I’m a writer by heart and have been taking joy in writing since school. I have trained in it, and practiced it for at least 20 years.
In a world that is swiftly being dominated by generative AI, it’s true that it has become easier than ever for anyone to write, let’s say moderately well.
Yet, every day I receive at least 2–3 pieces of communication that are terribly written. Bad grammar, incomplete sentences, complicated language, and no sign of any thought process.
I am conscious that English may not be the first language for everyone, however paying attention to written communication you send out can really make or break opportunities for your professional and personal growth.
And now, with tools like Grammarly, there is no excuse to not send out good written communication, ie the basic emails, memos, proposals.
“Your grammar is a reflection of your image. Good or bad, you have made an impression. And like all impressions, you are in total control.” — Jeffrey Gitomer, American author & business trainer
But why spend time on writing when AI can do it for you?
Because information that is processed and spit out from an LLM will never replace the human thought process.
What AI produces is only as good as what has already been produced before. It cannot create original thought but only repeat and mishmash already existing ideas.
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So it’s not about being a writer, it’s about how the act of writing helps you think better
“Writing is the process by which you realize that you do not understand what you are talking about. Importantly, writing is also the process by which you figure it out.” — Shane Parish, Farnam Street
Writing helps me process my thoughts. It helps me understand a subject. Helps me be clear about what I am saying or asking for. Helps me communicate my ideas clearly and connect with others on a personal level.
Writing helps me build and constantly refine my soft skills, a fundamental requirement for any progress you may seek.
Writing if done well, is so defining of your mind and the way you think, it can pave you a yellow brick road towards undeniable and continued success, despite all the developments in technology.
George Orwell, the great English novelist, essayist, journalist (whose real name is actually Eric Arthur Blair!) is known for his lucid writing.
One of his 6 rules of writing is*:
Never use a metaphor, simile, or other figure of speech which you are used to seeing in print.
“…Throwing your mind open and letting the ready-made phrases come crowding in. They will construct your sentences for you — even think your thoughts for you — concealing your meaning even from yourself.” George Orwell
This is exactly what generative AI is doing now. We need to learn to use it, yet not let it replace our ability to think.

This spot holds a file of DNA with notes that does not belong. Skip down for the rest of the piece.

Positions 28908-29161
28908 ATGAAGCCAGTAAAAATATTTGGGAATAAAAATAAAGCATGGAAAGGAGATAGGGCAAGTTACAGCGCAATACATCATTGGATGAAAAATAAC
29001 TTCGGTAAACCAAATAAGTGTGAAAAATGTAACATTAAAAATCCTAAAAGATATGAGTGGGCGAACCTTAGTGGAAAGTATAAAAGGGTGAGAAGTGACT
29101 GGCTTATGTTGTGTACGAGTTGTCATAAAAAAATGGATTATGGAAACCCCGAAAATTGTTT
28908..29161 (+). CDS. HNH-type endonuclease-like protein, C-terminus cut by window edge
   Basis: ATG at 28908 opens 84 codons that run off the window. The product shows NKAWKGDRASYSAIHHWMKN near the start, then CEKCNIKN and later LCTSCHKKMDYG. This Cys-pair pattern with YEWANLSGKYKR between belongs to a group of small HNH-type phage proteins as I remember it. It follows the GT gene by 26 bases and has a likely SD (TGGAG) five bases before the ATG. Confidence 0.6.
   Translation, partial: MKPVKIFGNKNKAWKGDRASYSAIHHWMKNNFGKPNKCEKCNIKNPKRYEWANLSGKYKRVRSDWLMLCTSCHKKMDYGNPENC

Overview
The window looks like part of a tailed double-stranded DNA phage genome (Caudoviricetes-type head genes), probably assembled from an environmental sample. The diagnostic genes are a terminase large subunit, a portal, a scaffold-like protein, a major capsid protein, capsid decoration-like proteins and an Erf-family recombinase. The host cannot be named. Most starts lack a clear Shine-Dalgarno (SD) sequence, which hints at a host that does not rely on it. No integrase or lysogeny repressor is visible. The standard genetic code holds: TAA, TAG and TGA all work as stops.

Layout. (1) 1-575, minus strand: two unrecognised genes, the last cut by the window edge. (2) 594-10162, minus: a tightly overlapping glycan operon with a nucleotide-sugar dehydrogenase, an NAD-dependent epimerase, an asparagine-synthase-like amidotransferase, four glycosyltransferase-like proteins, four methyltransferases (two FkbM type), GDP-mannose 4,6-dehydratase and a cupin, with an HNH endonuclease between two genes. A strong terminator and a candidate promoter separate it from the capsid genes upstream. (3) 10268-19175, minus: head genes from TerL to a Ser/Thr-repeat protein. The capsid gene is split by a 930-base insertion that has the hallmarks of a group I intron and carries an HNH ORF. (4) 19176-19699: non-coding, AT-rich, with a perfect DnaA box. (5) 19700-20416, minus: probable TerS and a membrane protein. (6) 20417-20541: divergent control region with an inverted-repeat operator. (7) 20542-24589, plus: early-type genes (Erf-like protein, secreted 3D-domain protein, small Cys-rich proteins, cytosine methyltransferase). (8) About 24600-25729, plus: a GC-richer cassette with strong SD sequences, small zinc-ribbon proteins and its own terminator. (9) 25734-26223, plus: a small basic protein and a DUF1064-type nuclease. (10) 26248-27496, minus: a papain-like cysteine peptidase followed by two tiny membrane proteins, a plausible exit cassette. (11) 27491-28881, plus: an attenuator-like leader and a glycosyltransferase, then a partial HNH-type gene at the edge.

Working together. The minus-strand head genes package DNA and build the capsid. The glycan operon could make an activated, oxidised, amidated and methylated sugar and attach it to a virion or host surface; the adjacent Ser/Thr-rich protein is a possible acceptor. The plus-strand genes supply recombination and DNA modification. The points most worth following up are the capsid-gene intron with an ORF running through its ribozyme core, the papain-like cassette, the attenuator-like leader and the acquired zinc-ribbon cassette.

So, no matter what you do for work, practice the art of writing.
Pay more attention to what you compose and release; to the emails you write, presentations you make and proposals you send.
If you use AI, make sure you edit it to add some human thought and soul to it.
If you are inspired by something you see, heard or read, write about it! You will understand it more deeply and be able to share it in a way that others can be inspired by it too. There is tremendous value in that.
And then you will inspire your children to write too.
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*George Orwell’s principles of writing
Orwells 6 writing principles are an easy guide for when you are writing, or editing AI generated text:
- Never use a metaphor, simile, or other figure of speech which you are used to seeing in print.
- Never use a long word where a short one will do.
- If it is possible to cut a word out, always cut it out.
- Never use the passive where you can use the active.
- Never use a foreign phrase, a scientific word, or a jargon word if you can think of an everyday English equivalent.
- Break any of these rules sooner than say anything outright barbarous.
Also some good questions to ask yourself when you are writing:
“A scrupulous writer will ask himself: What am I trying to say? What words will express it? What fresh image will make it clearer? Could I put it more shortly? Have I said anything that is avoidably ugly?” — Orwell
Great classic books on writing:
On Writing Well: On Writing Well is a book for everybody who wants to learn how to write or who needs to do some writing to get through the day, as almost everybody does in the age of e-mail and the Internet.
Bird by Bird: Bird by Bird is for any of you who may be writers or aspiring writers. The author writes beautifully about the emotion of writing as well as the technicalities of good writing